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biography

Ram Mohan North Carolina A&T State University

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Dr. Ram Mohan is Senior Research Scientist in the Center for Advanced Materials and Smart Structures. His research interests include process modeling of manufacturing of composite materials, finite element modeling, high performance coputing, molecular dynamic simulations. He is the member of several professional societies including SAMPE, ASME and ASEE.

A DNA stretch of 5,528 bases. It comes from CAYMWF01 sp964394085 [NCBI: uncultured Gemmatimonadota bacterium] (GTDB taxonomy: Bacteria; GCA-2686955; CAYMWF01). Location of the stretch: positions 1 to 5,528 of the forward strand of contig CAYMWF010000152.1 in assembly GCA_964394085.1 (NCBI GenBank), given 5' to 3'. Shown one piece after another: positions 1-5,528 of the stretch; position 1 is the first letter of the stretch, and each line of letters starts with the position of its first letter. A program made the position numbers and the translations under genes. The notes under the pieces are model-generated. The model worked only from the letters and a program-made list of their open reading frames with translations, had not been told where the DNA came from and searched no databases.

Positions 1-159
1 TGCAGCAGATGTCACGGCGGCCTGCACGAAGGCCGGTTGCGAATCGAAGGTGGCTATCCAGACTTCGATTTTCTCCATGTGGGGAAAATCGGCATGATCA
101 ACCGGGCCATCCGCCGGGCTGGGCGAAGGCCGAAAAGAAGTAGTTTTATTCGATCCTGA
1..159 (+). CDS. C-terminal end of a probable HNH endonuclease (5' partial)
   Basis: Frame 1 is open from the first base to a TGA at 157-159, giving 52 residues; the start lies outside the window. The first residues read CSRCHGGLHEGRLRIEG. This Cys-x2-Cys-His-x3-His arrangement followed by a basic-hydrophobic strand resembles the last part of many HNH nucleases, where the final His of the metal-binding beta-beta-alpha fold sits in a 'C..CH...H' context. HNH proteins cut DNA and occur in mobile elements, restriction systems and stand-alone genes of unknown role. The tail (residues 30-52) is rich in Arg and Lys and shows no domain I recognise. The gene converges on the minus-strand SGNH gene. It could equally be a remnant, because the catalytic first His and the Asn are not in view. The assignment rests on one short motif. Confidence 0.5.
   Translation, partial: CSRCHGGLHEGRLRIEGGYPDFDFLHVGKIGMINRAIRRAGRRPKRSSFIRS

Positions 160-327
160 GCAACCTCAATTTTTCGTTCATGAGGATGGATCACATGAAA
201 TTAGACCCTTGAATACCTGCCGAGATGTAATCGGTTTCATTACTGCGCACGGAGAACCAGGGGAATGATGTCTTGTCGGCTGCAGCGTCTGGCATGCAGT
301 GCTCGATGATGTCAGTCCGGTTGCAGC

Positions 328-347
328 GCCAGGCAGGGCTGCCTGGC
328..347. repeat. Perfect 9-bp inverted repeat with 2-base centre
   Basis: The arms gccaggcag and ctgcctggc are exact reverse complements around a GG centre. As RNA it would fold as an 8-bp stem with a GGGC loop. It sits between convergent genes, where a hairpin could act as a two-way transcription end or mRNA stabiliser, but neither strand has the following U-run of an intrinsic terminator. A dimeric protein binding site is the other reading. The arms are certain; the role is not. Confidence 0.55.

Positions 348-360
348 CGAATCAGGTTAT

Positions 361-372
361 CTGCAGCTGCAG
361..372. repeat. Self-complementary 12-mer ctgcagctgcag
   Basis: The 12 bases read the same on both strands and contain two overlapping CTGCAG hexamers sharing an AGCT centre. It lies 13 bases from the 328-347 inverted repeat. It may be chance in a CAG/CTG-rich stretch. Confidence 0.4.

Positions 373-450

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Oladapo Akinyede North Carolina A&T State University

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Abstract
NOTE: The first page of text has been automatically extracted and included below in lieu of an abstract

NANOENGINEERING OF STRUCTURAL MATERIALS

Abstract